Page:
1. How do I know which weight to use for each exercise? Check out my Weekly Challenge from last week to find out. From there, always remember that you have to “graduate” to the next higher weight or level of resistance – just like in school, you have to earn the right to move on. DO NOT add more resistance until you’ve mastered the move and your form is flawless. Doing so will go a long way in helping you avoid injury.
  1. So, what happens when I’m ready to move up in weight but don’t have heavier weight to graduate to? This is where it gets fun! There are plenty of ways to advance strength training exercises that do not involve upping the resistance. For example, if you’re doing biceps curls with 10 lb. dumbbells and you don’t have a heavier weight, grab those 10s and try standing on one leg as you curl or alternate one arm at a time (on one or both legs) to challenge your core. If you’ve mastered that, you can move on to standing on a pillow or thick folded blanket (on one or both legs) to really challenge your core and leg stabilizers. Another option, wrap one end of a resistance band around the weight and stand on the other end, then try to curl that bad boy. You could also perform certain moves while sitting on a stability ball, bringing your knees closer together to up the challenge further. Mastered the plank? Try lifting one arm or one leg (or both) as you hold the position…WHOA!!! Suddenly, the plank just got a whole lot harder, huh? The possibilities are endless!
  1. How am I supposed to know if I have good form? The easiest way is to have a mirror or two nearby while working out. AcaciaTV offers a ton of streaming content with some of the most amazing trainers so if you work out to their streaming content, pay attention to the trainers’ form cues and compare their form through the entire move with your own form. Pay close attention to the foot, knee, hip, shoulder, arm, neck and head position for each move and mimic it, using the trainer’s spoken instructions to fine-tune your body position. Check out your form and posture from a few angles to ensure that you’re lined up properly.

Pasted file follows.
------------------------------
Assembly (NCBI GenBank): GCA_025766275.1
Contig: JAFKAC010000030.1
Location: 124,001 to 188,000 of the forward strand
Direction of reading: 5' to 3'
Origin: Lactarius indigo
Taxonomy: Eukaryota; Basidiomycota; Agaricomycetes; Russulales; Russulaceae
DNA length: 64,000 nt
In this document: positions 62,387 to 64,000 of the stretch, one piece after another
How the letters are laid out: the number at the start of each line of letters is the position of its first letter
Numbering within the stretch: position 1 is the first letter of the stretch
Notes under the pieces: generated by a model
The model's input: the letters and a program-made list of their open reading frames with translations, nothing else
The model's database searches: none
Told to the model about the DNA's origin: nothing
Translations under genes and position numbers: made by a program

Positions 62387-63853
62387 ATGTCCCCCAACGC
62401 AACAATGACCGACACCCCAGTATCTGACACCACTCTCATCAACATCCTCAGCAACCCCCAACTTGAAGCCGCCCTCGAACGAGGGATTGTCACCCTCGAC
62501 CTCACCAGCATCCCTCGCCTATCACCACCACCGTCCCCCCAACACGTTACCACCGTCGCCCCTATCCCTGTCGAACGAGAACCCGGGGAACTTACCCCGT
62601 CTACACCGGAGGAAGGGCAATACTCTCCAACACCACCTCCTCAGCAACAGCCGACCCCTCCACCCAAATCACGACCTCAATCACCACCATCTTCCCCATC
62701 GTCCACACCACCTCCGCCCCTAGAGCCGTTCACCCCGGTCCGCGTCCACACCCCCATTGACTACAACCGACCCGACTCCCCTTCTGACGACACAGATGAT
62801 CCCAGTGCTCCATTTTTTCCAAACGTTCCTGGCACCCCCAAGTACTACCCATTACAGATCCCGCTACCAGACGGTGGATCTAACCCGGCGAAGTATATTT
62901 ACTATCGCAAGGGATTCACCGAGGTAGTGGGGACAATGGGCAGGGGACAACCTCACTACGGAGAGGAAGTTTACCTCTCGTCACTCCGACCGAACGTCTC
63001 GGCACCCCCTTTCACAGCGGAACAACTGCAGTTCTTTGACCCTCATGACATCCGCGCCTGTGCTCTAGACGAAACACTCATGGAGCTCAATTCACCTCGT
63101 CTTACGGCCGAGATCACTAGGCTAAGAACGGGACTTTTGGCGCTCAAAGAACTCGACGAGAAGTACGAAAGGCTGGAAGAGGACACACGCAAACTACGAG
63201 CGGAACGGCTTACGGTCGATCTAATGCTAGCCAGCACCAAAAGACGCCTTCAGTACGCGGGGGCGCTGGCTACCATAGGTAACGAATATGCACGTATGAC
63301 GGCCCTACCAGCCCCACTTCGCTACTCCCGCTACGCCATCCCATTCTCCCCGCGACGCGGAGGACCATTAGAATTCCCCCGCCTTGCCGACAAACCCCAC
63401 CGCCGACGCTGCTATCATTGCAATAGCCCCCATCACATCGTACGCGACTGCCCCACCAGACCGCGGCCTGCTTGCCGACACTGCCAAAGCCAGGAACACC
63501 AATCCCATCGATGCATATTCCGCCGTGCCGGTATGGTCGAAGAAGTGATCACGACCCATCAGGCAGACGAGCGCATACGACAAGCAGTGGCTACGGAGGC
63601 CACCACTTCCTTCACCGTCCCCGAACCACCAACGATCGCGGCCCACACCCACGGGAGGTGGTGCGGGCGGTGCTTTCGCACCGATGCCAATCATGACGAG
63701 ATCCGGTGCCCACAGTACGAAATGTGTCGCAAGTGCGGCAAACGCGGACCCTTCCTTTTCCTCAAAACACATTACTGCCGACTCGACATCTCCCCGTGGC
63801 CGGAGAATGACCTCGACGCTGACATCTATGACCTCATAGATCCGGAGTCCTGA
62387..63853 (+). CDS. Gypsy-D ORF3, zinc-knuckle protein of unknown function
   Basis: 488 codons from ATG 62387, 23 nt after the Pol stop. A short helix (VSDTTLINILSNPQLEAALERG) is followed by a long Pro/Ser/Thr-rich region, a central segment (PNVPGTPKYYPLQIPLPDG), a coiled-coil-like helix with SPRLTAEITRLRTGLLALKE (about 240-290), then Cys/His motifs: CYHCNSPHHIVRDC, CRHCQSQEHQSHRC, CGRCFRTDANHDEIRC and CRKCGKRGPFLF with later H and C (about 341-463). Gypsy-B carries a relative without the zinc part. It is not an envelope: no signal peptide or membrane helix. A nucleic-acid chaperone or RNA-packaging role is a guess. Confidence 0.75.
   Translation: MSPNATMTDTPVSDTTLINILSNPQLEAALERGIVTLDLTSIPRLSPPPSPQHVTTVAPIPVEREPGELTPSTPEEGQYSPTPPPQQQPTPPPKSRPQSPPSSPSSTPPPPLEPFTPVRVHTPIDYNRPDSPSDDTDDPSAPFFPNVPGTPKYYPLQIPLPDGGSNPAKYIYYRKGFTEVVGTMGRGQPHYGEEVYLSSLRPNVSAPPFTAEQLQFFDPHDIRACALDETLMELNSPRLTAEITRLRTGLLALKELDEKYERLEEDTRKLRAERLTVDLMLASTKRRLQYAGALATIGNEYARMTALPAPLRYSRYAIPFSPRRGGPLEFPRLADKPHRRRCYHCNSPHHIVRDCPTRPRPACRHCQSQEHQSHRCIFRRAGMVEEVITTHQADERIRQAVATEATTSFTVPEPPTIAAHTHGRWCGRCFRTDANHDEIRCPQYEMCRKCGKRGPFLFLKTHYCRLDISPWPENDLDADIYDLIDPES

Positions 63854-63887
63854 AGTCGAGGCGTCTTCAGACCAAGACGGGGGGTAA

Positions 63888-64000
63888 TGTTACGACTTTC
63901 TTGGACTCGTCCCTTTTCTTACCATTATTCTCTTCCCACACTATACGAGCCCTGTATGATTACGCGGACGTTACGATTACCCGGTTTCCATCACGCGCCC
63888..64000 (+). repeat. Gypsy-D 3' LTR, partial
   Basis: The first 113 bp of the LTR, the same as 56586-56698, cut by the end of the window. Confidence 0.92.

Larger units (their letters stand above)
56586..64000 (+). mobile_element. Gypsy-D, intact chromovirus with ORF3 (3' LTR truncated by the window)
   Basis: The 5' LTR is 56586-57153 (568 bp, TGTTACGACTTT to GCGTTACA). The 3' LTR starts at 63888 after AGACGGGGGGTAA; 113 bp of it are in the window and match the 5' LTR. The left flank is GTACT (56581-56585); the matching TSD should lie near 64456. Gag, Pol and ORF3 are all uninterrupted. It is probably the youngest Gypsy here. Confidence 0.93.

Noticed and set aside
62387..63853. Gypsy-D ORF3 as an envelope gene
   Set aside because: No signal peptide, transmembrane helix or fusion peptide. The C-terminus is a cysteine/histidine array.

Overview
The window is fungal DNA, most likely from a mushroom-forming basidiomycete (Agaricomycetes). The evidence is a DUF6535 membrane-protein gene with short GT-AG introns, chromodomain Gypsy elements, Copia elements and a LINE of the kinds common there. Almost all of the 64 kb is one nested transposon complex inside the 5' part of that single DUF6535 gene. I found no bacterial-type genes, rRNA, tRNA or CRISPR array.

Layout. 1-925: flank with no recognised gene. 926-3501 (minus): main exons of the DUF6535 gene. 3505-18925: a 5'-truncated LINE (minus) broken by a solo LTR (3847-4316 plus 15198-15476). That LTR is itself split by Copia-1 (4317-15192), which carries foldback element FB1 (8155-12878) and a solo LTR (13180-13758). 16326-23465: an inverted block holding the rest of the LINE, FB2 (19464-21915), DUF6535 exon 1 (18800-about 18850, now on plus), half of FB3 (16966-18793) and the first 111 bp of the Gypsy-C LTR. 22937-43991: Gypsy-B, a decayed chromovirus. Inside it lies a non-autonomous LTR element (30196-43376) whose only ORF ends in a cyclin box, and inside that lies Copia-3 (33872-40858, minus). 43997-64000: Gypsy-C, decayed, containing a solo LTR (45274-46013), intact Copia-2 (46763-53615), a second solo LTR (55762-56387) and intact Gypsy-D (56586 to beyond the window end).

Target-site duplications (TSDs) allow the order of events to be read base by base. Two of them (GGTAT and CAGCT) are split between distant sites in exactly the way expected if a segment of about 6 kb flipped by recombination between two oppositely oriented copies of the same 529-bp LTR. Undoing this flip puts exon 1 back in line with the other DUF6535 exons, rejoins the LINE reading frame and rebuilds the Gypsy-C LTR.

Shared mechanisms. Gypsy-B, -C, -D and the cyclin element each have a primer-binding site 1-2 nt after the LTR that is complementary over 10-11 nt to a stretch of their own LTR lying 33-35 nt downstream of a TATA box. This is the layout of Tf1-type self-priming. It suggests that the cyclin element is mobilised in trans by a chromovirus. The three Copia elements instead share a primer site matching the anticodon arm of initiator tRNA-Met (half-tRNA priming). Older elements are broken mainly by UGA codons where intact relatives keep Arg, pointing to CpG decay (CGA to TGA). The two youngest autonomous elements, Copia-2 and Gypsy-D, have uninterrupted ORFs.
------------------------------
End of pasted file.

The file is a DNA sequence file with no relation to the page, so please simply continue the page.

1. I feel pretty good so what if I don’t really care about getting stronger? Sure you can say that NOW…but studies have shown that by not including some form of regular strength/resistance training, by the time you’ve reached retirement age, you may have lost as much as 80% of your muscle strength. Yeah, you read that right…80%. Do you think you’ll feel “pretty good” then? I highly doubt it. Also, strength development is only one part of what you’ll get from this type of training. And can you honestly tell me that you don’t want to be more stable, lean, mobile, powerful, and injury-resistant?

So there you have it. Strength training is really whatever you make of it and no lack of equipment or gym membership should stand in your way. That also means that you’re officially out of excuses! You’ll thank me someday for that, I promise. Now go forth and get strong!